Malaga received the largest disembarkation of cruise passengers since the start of the coronavirus pandemic this Thursday, 30 September, and it confirms the gradual recovery of the sector.
Four ships docked in the port and some 4,500 tourists were able to enjoy the attractions of the city freely and without bubble groups.
It was the first time since the worldwide health crisis began that so many cruise ships docked on the capital of the Costa del Sol at the same, although the four were only be seen together for around half an hour, between six and six thirty in the afternoon, according to information from the port authorities.
For two of the ships it was the first time they docked in the port. The P&O ship Iona, which is making its first international trip, arrived with 3,400 passengers at seven in the morning at the north berth. It is considered the third-largest cruise ship in the world, with a capacity for 5,200 passengers, although it will stop in Malaga with limited capacity due to the pandemic. It is a 344-metre-long, 54-metre-wide ship, with 17 decks, which set off on this cruise from Southampton.
The World Navigator, of the Mystic Cruises shipping company, that was carrying 144 passengers, also docked today. The company, owned by the Portuguese businessman Mario Ferreira, is positioned in the smaller and more intimate ship sector, which allows a more personalised service on board. It will leave Malaga at the stroke of midnight.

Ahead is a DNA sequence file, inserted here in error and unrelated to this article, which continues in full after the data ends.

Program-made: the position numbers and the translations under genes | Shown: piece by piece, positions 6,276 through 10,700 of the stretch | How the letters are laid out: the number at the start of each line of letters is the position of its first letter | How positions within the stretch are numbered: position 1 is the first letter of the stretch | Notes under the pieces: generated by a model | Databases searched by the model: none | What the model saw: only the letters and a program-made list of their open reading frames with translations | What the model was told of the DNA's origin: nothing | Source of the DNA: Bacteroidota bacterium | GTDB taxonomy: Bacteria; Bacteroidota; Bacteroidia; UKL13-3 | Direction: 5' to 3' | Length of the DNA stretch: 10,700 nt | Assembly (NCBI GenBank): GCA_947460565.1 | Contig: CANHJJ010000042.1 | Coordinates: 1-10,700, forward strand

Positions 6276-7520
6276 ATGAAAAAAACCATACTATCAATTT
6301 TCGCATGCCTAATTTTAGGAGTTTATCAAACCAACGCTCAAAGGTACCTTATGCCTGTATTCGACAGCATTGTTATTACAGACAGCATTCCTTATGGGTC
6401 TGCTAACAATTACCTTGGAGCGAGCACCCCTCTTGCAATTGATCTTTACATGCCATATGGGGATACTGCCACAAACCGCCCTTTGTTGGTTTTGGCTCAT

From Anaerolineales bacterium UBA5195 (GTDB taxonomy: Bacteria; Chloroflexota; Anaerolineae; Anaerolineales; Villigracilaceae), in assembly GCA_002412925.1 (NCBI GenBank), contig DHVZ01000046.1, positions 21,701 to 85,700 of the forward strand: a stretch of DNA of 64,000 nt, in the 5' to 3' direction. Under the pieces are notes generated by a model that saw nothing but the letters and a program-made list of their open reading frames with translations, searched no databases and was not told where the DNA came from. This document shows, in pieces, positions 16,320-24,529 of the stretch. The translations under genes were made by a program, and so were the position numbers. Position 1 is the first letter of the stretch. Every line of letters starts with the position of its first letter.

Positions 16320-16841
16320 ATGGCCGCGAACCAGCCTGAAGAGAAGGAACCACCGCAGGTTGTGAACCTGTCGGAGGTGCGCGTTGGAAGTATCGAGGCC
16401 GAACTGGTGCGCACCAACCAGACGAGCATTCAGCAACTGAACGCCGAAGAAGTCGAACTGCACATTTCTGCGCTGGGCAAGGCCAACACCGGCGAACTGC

Also at seven in the morning, the smallest of the cruise ships that arrived today, the Clio, from the Grand Circle Cruise company, docked at the Palmeral terminal. It did so with just 42 travellers, given that its maximum capacity is 95 and it comes with a reduced capacity. On board are tourists with high purchasing power who enjoy a boat in the shape of a megayacht. The Clio is one hundred metres long and has 45 cabins, all exterior.
At eight o'clock in the morning a regular visitor arrived at the South berth, the Mein Schiff 3, with 986 passengers onboard.
Malaga’s Port authorities have explained that “since last week, the shipping companies have made the excursion model more flexible, so it is no longer necessary to carry them out in bubble groups. The arrival of passengers, all vaccinated, the implementation of health protocols on board ships and the decrease in the incidence of Covid, have allowed us to take this step towards normality.”